The Language of Flowers

Carla Hayden, the Librarian of Congress, in her recent interview for the New York Times “By the Book,” suggested that a sign of a good book is one that makes you feel an emotion so deeply, you might be angry with the characters.  She identified Vanessa Diffenbaugh’s The Language of Flowers as such a book.

“At one point {I was} so mad at the main character, I had to remind myself, ‘Carla, this is fiction.’  But when that happens, you know a story has you hooked.”

9780345525550_p0_v1_s192x300  I identified with Hayden’s description of authors who evoke emotion; recently someone asked why I connected to favorite authors like Anita Shreve, Anne Tyler, Ann Patchett, Barbara Kingsolver, and others.  I look for their books as soon as they are published, often pre-ordering and reading the book as soon as I can download it.  Getting lost in a story, living through the characters, being in another place for a while – sometimes forgetting the story is fiction – all make reading the book so pleasurable.  I’ve read The Language of Flowers, but, like so many books I’ve read, I could not remember the plot, characters, details…  Luckily, my review jogged my memory.

Read my review here.

Diffenbaugh has written another since her first novel in 2011.  She addresses another social issue in We Never Asked for Wings; 32871-v1-197x   it centers on a Mexican-American family headed by Letty, a mother struggling to make a life for her two children in a crumbling housing development outside of San Francisco.  Although written in 2014, the story seems eerily timely.  Have you read it?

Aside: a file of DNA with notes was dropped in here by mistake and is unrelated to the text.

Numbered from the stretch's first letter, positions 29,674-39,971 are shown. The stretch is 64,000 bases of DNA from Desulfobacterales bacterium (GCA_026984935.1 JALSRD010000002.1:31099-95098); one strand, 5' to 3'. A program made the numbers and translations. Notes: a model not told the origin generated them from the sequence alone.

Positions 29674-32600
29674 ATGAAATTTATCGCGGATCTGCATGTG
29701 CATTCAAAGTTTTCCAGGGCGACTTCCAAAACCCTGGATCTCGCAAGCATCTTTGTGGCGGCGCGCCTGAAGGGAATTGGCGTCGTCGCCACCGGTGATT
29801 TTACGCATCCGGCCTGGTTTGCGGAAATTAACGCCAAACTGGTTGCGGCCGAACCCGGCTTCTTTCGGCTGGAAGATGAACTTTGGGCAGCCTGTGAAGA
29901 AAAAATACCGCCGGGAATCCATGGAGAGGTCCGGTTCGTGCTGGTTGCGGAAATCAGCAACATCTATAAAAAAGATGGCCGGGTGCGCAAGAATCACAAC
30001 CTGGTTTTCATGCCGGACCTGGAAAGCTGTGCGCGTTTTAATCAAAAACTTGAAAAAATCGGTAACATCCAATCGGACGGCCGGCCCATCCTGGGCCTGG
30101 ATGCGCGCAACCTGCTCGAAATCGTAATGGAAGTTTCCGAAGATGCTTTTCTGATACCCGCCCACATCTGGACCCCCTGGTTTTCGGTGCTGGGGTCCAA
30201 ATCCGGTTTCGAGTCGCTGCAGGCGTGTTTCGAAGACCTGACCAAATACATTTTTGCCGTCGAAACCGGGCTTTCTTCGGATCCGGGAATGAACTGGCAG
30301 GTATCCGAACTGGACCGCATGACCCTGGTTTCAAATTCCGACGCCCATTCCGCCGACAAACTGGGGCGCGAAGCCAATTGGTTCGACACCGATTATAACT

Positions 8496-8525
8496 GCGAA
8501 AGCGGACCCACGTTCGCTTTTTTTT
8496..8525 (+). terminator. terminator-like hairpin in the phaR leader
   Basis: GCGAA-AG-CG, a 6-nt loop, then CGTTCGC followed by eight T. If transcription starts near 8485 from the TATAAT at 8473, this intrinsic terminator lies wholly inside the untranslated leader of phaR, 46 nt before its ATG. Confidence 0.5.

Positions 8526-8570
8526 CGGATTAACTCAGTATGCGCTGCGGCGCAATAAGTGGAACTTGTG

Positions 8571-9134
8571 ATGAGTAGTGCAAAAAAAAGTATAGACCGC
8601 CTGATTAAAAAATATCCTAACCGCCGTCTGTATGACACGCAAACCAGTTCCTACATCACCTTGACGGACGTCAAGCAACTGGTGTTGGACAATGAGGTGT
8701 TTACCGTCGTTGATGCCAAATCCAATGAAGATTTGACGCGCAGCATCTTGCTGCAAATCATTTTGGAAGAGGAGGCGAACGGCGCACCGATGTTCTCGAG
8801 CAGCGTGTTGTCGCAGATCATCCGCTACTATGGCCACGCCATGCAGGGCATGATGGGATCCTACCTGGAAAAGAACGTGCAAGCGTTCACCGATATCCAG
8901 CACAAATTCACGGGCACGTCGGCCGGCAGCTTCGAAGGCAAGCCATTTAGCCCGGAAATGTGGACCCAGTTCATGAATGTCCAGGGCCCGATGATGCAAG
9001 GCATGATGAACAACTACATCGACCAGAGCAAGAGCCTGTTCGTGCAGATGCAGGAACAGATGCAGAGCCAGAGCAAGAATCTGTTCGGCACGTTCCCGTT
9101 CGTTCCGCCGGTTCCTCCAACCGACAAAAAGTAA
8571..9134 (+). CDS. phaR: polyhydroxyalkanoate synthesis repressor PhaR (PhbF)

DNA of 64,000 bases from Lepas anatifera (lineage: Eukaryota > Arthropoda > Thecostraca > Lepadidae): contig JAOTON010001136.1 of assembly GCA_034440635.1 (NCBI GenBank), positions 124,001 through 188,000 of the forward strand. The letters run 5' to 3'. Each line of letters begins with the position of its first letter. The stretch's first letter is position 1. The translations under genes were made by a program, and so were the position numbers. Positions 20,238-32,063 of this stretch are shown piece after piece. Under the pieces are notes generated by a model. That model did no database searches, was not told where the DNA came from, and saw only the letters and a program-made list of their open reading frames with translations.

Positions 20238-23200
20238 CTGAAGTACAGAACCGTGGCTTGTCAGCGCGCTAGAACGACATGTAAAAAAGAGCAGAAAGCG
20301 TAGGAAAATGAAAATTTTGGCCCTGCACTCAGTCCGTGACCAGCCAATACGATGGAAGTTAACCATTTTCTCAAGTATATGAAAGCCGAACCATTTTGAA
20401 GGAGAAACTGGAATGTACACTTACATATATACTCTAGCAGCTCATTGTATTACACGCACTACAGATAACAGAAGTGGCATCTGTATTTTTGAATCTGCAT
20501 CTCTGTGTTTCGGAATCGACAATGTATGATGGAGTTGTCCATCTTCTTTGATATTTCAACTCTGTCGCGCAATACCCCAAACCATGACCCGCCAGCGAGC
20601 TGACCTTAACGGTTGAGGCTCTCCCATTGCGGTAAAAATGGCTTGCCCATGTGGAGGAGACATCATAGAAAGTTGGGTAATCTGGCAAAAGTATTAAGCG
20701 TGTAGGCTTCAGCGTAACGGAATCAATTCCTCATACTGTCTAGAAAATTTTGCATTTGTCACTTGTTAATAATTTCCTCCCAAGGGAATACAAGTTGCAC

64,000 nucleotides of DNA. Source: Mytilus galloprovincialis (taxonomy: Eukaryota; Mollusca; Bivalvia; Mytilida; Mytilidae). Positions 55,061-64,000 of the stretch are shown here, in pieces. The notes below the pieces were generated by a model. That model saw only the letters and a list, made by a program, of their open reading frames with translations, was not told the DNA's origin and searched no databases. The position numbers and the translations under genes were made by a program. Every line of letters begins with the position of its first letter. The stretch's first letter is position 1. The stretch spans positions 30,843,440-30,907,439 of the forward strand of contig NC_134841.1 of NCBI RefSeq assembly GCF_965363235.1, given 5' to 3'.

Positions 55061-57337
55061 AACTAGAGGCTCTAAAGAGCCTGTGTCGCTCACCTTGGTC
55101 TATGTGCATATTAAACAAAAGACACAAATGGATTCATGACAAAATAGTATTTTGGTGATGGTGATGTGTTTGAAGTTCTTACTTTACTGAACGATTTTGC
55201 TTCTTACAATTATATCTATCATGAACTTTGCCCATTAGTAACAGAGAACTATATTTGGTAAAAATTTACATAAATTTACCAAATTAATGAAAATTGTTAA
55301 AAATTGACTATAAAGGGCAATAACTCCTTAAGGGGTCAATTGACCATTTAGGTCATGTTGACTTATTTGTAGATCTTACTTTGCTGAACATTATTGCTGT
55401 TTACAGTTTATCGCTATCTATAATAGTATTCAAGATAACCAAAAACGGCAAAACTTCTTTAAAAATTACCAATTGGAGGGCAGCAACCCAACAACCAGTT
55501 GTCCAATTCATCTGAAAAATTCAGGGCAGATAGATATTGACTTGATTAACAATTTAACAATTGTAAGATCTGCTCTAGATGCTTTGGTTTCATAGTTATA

What authors “hook” you into their stories?  What books make you forget you are reading fiction?

 

Advertisements

The Language of Flowers

Periwinkle to inspire tender recollections, lilies of the valley to bring a return to happiness – with the hidden meaning of flowers to sooth a troubled soul, Vanessa Diffenbaugh’s The Language of Flowers is as full of enchantment as it is about foster care.   Victoria, an orphan since she was abandoned as a baby, has been defiantly in and out of foster homes.  At eighteen, she is “emancipated” from her last group home and sent out into the world – homeless, without an education or any prospects.  Flowers are her only salvation.

Diffenbaugh alternates chapters from Victoria’s memories of her only loving temporary home with Elizabeth, who patiently taught her about flowers and nurtured a connection that becomes her safety line – to Victoria as she tries to forge a life as an itinerate worker with a local florist.

As she struggles to overcome her past as an unwanted child, shuffled through the social services system, Victoria’s sense of self is cautious, with low expectations that are repeatedly met by everyone in her life.  She carries her scars into adulthood, mistrusting the possibility of friendship or love.  Living one step above homelessness, Victoria manages to create a career with her knowledge of flowers; her talent for using flowers to solve problems brings her success and a new life.

Diffenbaugh includes an index of flowers with an interpretation of their application; if you enjoy books that use flowers or herbs for creative therapeutic solutions, add this one to your list.

Another book with flowers that can change your life:

  • Hot House Flower and the Nine Plants of Desire